Home / Science / Firefly's Alpha rocket for a massive upgrade with ion-thruster boost level ⚡ ⚡

Firefly's Alpha rocket for a massive upgrade with ion-thruster boost level ⚡ ⚡

Eric Ralph · June 18, 2019

Welcome to the latest issue of DeepSpace ! Every week, Teslarati space reporter Eric Ralph creates a hand-crafted newsletter that tells you what's going on in the space industry and what you need to know. To receive this newsletter (and others) directly and join our members-only Slack group, give us a three-month trial for just US $ 5 in a detailed update on its Orbital Transfer Vehicle (OTV), an ambitious spacecraft hosted by the Launcher Alpha and Beta should complement. If Firefly is able to meet the technical promise of the independent spacecraft, the combination of Alpha (~ $ 1

5 million) and OTV could usher in a new era of small high-performance satellites launched on small high-performance rockets.

Rocket Lab – currently the only truly commercial provider of smallsat launches – has already demonstrated the power of this new paradigm, albeit on a smaller scale. After just one failed attempt, the company's first successful orbital launch of the company's electron rocket was also the surprise debut of a tiny third stage that orbited the payload's orbit. After five successful orbital operations, Rocket Lab has gone a step further in the third tier, adding redundant avionics, solar arrays and more to effectively create an independent spacecraft / satellite bus called Photon. Firefly's OTV is apparently much larger than Photon, but functionally pretty similar. Taking advantage of Alpha's significant performance advantages over Electron, Firefly has developed a third stage / spacecraft capable of transporting hundreds of kilograms into geostationary orbit, the moon, and (perhaps) beyond.

Changing the Delta V Game

  • In general, OTV is quite small. According to Firefly's Payload User's Guide, the spacecraft weighs only 130 kg (285 lb) dry and may carry 30-70 kg of xenon fuel for its electric ion thrusters. This is a crucial difference from Rocket Lab's photon and kick phase, which relies on the inefficient (but simple and reliable) Curie nuclear rocket engine.
    • According to Firefly, Alpha should bring a maximum of 1000 kg (2200 lb) into a 200 km (125 mi) deep Earth orbit (LEO). Given the ~ 200 kg wet mass of OTV, Alpha + OTV offers some incredible capabilities relative to the size and construction of the rocket.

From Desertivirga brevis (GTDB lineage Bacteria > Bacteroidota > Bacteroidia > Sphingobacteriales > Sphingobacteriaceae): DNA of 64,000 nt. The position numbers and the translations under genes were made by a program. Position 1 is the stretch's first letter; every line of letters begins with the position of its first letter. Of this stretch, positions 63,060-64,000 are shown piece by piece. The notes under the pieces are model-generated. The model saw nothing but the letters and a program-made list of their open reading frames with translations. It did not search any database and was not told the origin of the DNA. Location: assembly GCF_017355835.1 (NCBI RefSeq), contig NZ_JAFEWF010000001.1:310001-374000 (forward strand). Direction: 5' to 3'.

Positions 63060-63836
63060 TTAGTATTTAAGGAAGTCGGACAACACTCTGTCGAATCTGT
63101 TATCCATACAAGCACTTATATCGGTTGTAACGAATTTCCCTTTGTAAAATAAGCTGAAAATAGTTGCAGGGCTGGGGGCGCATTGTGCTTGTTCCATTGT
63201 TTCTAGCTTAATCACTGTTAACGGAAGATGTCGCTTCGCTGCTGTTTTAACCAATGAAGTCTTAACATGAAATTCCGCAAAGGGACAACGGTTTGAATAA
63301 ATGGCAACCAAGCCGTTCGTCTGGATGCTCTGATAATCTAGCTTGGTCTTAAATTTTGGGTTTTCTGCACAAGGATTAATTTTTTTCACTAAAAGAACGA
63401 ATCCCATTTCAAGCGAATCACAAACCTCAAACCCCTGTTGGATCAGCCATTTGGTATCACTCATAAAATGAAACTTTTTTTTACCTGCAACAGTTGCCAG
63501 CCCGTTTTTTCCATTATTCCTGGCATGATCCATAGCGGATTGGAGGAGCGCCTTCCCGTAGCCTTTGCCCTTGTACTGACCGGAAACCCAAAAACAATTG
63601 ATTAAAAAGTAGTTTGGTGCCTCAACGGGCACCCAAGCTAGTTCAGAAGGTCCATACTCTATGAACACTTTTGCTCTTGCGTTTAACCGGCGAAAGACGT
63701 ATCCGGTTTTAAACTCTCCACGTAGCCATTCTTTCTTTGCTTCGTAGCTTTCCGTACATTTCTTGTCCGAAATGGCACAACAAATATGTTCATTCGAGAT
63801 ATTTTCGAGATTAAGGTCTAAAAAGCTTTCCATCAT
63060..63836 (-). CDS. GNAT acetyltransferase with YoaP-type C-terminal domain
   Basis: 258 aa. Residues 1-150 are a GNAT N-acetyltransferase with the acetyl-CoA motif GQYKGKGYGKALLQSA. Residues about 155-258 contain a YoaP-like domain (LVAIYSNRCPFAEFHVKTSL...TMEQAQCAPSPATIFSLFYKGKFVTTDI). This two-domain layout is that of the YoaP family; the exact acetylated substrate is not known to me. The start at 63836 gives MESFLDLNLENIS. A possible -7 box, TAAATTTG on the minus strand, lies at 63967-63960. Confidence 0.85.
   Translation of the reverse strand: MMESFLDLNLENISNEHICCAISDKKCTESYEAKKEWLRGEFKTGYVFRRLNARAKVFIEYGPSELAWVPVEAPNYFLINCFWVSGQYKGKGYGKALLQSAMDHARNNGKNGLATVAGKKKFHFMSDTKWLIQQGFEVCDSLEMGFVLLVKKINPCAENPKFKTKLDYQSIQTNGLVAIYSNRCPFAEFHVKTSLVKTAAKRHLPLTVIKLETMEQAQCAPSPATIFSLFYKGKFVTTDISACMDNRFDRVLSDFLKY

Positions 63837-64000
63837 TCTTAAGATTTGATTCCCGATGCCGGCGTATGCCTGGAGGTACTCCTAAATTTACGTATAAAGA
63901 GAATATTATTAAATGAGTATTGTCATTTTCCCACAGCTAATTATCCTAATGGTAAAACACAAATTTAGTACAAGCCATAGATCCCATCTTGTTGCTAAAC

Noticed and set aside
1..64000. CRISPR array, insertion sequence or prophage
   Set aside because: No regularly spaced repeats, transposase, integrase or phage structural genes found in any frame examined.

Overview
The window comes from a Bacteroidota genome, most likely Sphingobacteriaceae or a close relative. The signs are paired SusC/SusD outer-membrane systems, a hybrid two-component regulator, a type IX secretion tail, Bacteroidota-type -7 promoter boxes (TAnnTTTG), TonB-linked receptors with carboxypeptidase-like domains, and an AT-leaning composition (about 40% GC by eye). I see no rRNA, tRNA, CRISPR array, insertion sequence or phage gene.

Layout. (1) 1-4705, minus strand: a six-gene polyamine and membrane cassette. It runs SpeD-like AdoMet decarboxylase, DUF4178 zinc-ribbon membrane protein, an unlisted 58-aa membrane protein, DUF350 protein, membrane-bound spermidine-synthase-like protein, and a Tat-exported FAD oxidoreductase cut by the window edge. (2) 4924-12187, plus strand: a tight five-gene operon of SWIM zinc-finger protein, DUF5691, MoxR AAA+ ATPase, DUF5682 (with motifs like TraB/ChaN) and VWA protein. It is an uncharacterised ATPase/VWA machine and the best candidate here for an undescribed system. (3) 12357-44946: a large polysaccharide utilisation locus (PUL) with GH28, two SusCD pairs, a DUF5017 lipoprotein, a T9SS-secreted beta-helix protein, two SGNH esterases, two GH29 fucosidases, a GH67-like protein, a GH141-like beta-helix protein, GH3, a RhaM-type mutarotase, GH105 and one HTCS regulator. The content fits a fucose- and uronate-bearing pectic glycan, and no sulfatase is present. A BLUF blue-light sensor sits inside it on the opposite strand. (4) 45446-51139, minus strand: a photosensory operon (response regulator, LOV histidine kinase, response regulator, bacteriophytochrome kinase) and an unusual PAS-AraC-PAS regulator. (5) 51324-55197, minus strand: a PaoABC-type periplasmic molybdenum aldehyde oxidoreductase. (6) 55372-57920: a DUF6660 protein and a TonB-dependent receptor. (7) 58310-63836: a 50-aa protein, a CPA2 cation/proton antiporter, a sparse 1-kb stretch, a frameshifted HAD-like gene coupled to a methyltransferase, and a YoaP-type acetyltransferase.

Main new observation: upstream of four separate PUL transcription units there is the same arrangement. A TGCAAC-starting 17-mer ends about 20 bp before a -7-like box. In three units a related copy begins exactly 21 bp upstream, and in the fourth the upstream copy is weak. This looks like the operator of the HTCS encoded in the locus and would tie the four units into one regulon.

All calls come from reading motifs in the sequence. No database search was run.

• Powerful electric engines undoubtedly add complexity to any spacecraft they use, but this pain is often considered valuable for the benefits they can offer. In particular, the ion drive is extremely efficient.
This graph shows the potential performance benefits of Alpha + OTV versus Alpha alone. (Firefly)
  • Thanks to OTV's efficient electric engines and lightweight carbon composite structure, the potential benefits of Alpha + OTV for a rocket that is (relatively) small, like Alpha, are hard to believe.
  • Alone, Alpha can only provide a meaningful performance payload (~ 100 kg) to perhaps 4,000 km. With OTV, Alpha can suddenly transport ~ 600 kg into a circular geostationary orbit (~ 36,000 km) and over 400-500 kg into orbit around the moon.
    • Although Alpha and OTV weigh approximately 10% of Falcon 9, they may provide 10-15% of Falcon 9's power for trans lunar injection (TLI). This contradicts the general rule of thumb that the performance of a rocket (especially on higher energy orbits) degrades disproportionately with decreasing velocity.
  • With OTV, Alpha – normally a US $ 15 million launcher relocated to LEO payloads – will become a fascinating option for small geostationary communication satellites and small public and private explorations of the Moon, near Earth asteroids and maybe even the Mars /Venus.[19659008

In the presence of an older Firefly investor and board member, Firefly hopes to have OTV ready for its orbital debut on Alpha's third launch, which is not scheduled to be completed until mid-2020.

  • Alpha is ready to start. Of course, OTV is a wingless bird without Firefly's Alpha launcher. Alpha is a two-stage rocket with 54,000 kg total weight, 1.8 m wide and 29 m high. Powered by four Reaver engines, the first stage will produce ~ 740 kN (166,000 lbf), which equates to approximately 85% of one of the nine Falcon 9 Merlin 1D engines. This is likely to come to an end in early 2020 due to the complexity of the task ahead. Crucially, however, Firefly has made great strides towards this goal.
    In particular, the second stage of Firefly – powered by a vacuum-optimized Lightning engine – has already qualified for launch with static fires over the entire duration at the company's Texas plants. Firefly is currently preparing for an identical series of qualifying tests for its stronger first stage, shown above in the form of a Reaver engine on an Alpha S1 thrust structure. Four Reaver engines are installed on the same thrust structure to perform static fire tests How SpaceX Merlin gradually added 1D engines during Falcon 9 development testing.
  • If everything goes as planned, Firefly will have completed its first alpha, first stage, second stage, and payload fairings by October or November 2019. Expect lots of new photos and updates when Alpha is about to launch.
  • ] Thank you for being a Teslarati reader! Join today to get a copy of DeepSpace in your inbox every week!

    – Eric

    <! –

    Show comments


    Source link